Read More

Promise Keepers

by Randall Craig April 29, 2008

You probably thought a cover letter showcased your fit for a job. You’re right – it does this. You probably thought your resume was something that would qualify you (or not) for an interview. You’re right – it does this. And you probably thought an interview was something that you did to prove that you […]

Read More

Proofreading Makes Perfect

by Randall Craig January 29, 2008

I recently met two very different people: a young man from a small town with an incomplete education, and a senior executive from the big city. In both cases, they sought out education as a way to improve their value, and as a result, their career success. The young person was reading two books: one […]

Read More

Think Different

by Randall Craig November 6, 2007

Have you ever been in a situation where you answered someone’s question, and you’re sure that they didn’t “get” your answer? Or have you tried to explain an issue to a work colleague – and all you get is a blank stare? When this happens, you may think that the other person isn’t particularly smart. […]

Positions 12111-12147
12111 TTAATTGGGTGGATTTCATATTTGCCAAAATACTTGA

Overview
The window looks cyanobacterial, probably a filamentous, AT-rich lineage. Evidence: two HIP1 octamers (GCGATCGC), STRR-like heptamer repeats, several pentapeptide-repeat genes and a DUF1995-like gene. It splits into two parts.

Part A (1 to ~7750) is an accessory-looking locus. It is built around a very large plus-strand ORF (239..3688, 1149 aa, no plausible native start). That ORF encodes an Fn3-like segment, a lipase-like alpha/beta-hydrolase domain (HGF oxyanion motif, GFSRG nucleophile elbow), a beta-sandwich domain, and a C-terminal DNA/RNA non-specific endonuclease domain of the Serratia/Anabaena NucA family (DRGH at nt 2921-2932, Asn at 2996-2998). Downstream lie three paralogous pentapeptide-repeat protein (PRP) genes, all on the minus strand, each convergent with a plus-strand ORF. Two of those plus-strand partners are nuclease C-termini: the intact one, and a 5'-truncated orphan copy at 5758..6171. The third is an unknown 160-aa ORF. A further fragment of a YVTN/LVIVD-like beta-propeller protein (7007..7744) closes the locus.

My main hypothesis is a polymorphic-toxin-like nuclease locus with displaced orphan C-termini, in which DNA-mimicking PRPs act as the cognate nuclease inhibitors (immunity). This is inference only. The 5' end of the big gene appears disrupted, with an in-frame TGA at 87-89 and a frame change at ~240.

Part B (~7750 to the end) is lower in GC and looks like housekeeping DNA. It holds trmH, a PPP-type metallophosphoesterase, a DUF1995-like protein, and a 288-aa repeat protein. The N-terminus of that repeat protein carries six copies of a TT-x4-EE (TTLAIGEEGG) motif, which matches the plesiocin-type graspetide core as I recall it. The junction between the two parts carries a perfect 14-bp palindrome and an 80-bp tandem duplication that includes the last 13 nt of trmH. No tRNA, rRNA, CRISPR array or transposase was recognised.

Read More

Interview Questions

by Randall Craig October 23, 2007

Research shows that people don’t quit their company – they quit their boss. Think about it: the best managers can coach you… or kill you. They can approve training… or they can throw you to the wolves. Every organization has great managers – and some duds. That is why job interviews are equally about you […]

Read More

Reference Check Marks

by Randall Craig September 18, 2007

Reference checks are probably the most unknown – and sometimes scariest – part of the recruitment process. When someone checks your references, what do they ask? If you are asked to “call the applicant’s references”, what questions should you use? Essentially, reference checks are used to verify resume and interview information, look for “red flags”, […]

Read More

Nickels and Dimes

by Randall Craig August 7, 2007

If you had a choice to be paid either $50 or $100 for a service that you performed, which would you choose? Most of us would choose the greater amount; after all, if we have to do the work, why not be paid as much as the market will bear? Take the money and run! […]

Read More

Trust but verify

by Randall Craig May 16, 2007

Recently someone asked me to discuss how to choose interview questions, and specifically how to look for for people with a great work ethic. Here’s how I answered: If you are of the mind that past performance is an indicator of future performance, then part of what you want to do is dig for examples […]

Read More

Work yourself out of a job

by Randall Craig January 9, 2007

What would happen if you planned for your own obsolescence? What if you changed your job so that you were no longer required in that role? You wouldn’t be considered as “critical”, and therefore could be considered for other positions. With the extra time you have available, you can redefine your own job to include […]

Read More